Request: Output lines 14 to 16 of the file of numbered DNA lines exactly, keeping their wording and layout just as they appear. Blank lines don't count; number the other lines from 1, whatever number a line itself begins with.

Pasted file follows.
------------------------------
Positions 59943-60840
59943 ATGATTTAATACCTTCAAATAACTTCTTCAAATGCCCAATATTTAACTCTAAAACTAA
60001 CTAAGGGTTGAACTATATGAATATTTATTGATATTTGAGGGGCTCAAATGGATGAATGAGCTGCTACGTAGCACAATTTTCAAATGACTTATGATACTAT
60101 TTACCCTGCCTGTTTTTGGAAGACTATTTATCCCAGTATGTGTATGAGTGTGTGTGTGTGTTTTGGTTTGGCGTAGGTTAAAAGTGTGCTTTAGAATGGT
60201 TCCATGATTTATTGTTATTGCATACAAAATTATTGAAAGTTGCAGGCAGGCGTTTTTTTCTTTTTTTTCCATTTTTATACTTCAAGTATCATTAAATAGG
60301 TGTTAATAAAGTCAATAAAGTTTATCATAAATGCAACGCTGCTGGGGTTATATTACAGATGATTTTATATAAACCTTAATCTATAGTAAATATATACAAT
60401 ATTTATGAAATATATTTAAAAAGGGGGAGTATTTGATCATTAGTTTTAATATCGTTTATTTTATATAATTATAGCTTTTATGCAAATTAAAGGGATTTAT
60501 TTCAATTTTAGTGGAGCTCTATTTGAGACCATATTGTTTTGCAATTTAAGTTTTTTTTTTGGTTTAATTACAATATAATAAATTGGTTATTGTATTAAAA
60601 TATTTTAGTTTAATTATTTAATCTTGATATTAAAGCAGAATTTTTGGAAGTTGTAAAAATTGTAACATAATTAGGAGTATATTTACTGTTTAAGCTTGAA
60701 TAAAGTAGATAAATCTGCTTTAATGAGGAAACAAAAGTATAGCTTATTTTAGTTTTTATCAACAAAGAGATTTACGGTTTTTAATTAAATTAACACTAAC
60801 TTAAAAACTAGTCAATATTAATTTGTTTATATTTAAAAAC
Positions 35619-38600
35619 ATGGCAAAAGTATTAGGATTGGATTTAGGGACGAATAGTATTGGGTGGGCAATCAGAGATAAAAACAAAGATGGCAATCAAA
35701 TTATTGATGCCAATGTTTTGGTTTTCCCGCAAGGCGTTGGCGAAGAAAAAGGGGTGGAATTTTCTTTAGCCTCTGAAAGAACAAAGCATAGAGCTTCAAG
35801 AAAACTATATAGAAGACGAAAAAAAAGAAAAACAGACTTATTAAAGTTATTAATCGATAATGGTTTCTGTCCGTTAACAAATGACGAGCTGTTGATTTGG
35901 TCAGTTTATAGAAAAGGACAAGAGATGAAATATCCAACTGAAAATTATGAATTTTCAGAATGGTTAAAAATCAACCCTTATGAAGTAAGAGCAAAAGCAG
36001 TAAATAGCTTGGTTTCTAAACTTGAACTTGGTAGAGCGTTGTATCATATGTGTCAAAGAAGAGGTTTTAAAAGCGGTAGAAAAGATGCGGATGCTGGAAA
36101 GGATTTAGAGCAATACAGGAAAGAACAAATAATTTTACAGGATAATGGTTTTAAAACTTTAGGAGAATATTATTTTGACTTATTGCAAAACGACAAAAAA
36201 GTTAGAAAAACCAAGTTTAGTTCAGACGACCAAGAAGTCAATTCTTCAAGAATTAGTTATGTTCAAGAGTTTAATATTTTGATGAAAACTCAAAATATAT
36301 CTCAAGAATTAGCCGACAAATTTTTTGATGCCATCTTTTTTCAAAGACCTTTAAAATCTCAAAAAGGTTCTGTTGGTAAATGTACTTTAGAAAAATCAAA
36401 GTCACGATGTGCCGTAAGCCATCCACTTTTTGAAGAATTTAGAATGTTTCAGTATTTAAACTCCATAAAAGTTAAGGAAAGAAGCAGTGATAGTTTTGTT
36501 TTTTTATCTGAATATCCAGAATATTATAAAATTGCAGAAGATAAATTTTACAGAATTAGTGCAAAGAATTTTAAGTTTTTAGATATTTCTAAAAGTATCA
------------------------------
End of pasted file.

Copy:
35701 TTATTGATGCCAATGTTTTGGTTTTCCCGCAAGGCGTTGGCGAAGAAAAAGGGGTGGAATTTTCTTTAGCCTCTGAAAGAACAAAGCATAGAGCTTCAAG
35801 AAAACTATATAGAAGACGAAAAAAAAGAAAAACAGACTTATTAAAGTTATTAATCGATAATGGTTTCTGTCCGTTAACAAATGACGAGCTGTTGATTTGG
35901 TCAGTTTATAGAAAAGGACAAGAGATGAAATATCCAACTGAAAATTATGAATTTTCAGAATGGTTAAAAATCAACCCTTATGAAGTAAGAGCAAAAGCAG